Kuyper said his conversion to Reformed orthodoxy was influenced by three factors. The first was the extraordinary way in which he located a treasury of à Lasco’s writings in the home of a Leiden professor’s father after a fruitless search of the holdings of major university libraries. The second was Charlotte Yonge’s novel, The Heir of Redcliffe. This book, the story of a proud man who is humbled, convicted Kuyper. Third was the congregation of Kuyper’s first pastoral charge at Beesd (1863–67).
The summer after his graduation, Kuyper married Johanna Schaay and moved to Beesd. The church included several committed Calvinists, such as Pietronella Baltus, a young peasant woman who confronted Kuyper about his modernistic thinking, lack of Reformed experiential preaching, and lack of saving faith in Christ. God used those persistent parishioners to lead their pastor back to Calvin and the Reformed fathers, to the Scriptures, and to faith in Jesus Christ.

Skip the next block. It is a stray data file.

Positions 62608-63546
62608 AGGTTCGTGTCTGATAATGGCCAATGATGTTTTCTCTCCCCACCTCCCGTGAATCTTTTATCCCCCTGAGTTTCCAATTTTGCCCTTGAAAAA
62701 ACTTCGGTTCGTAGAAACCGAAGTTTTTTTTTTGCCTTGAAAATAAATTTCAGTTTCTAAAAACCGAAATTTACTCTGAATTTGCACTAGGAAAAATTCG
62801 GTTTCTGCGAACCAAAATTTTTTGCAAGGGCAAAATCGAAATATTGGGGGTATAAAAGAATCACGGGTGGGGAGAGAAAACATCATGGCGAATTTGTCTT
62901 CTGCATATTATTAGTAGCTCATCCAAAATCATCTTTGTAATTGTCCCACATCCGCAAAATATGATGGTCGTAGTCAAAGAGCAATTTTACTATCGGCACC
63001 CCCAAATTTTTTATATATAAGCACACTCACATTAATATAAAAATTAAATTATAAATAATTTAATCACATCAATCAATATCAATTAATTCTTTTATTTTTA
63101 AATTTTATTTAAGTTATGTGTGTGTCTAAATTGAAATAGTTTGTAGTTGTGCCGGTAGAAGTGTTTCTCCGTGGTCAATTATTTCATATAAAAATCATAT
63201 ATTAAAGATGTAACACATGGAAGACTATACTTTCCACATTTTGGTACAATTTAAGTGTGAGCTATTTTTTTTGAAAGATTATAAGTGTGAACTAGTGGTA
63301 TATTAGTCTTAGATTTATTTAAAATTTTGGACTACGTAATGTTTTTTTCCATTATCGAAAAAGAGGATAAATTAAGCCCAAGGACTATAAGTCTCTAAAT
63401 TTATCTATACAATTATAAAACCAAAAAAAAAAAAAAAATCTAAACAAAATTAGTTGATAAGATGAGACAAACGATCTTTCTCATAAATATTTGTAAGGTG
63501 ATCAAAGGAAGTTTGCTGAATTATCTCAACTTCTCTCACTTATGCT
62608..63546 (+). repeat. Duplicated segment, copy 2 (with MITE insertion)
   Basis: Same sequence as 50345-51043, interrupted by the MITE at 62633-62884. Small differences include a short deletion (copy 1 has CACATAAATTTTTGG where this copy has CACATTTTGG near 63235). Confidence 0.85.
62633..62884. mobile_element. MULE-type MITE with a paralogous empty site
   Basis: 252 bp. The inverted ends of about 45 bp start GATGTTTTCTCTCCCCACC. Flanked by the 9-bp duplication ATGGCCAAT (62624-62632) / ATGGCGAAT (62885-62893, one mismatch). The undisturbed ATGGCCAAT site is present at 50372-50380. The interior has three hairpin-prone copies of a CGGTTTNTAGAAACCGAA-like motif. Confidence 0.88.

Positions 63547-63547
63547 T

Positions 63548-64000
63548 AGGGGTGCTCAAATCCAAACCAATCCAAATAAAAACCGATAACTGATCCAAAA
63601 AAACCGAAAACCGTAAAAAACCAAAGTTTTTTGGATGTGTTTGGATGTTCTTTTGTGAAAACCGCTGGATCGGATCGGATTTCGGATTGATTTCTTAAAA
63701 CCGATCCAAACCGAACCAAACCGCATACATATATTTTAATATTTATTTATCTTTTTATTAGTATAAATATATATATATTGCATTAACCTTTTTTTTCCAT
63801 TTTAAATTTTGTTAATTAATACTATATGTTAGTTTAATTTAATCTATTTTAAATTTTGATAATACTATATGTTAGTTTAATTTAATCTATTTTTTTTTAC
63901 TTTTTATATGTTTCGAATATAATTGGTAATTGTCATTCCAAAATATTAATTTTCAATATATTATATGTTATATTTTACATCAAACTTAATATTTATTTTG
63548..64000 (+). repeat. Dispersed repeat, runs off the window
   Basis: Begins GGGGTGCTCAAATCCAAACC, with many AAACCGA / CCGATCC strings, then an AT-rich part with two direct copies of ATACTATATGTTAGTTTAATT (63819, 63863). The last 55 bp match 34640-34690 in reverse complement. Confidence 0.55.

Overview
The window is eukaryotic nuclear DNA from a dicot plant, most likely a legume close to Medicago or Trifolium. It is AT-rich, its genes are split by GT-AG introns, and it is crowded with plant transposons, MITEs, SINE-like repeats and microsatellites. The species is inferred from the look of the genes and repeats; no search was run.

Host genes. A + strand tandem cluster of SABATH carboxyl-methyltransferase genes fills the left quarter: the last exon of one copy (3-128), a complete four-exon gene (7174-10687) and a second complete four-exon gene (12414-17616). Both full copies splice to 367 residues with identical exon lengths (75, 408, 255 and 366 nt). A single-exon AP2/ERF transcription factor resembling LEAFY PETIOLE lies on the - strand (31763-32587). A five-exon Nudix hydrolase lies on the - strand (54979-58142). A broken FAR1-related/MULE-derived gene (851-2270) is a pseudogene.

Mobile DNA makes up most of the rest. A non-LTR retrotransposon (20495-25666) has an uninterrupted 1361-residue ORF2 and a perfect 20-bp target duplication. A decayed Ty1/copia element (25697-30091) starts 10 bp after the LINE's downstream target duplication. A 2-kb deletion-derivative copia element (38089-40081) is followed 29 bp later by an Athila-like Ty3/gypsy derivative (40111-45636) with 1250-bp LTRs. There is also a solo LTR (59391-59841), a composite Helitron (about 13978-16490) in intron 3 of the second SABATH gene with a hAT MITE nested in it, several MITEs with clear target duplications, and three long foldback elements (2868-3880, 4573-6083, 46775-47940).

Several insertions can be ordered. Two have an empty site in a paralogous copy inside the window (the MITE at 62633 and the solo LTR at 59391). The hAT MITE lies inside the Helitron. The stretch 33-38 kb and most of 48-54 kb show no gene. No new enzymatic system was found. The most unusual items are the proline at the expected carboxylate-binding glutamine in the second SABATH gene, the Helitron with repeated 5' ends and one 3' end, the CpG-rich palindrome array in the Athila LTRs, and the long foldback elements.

Preacher and Pastorates
Not surprisingly, Kuyper’s preaching changed dramatically. It now satisfied the hunger of the spiritually minded kleine luyden (“little people,” or common folk) such as Pietronella Baltus.
In 1867, Kuyper accepted a call to Utrecht, a church with 11 ministers and thirty-five thousand members. In 1870, he moved to the Reformed Church at Amsterdam, the most prestigious church in the country, consisting of one hundred and forty thousand members, 136 office-bearers, 28 ministers, and 14 sanctuaries. Here Kuyper reached the height of his ministry as a preacher, though his sermons also evoked opposition from the modernists.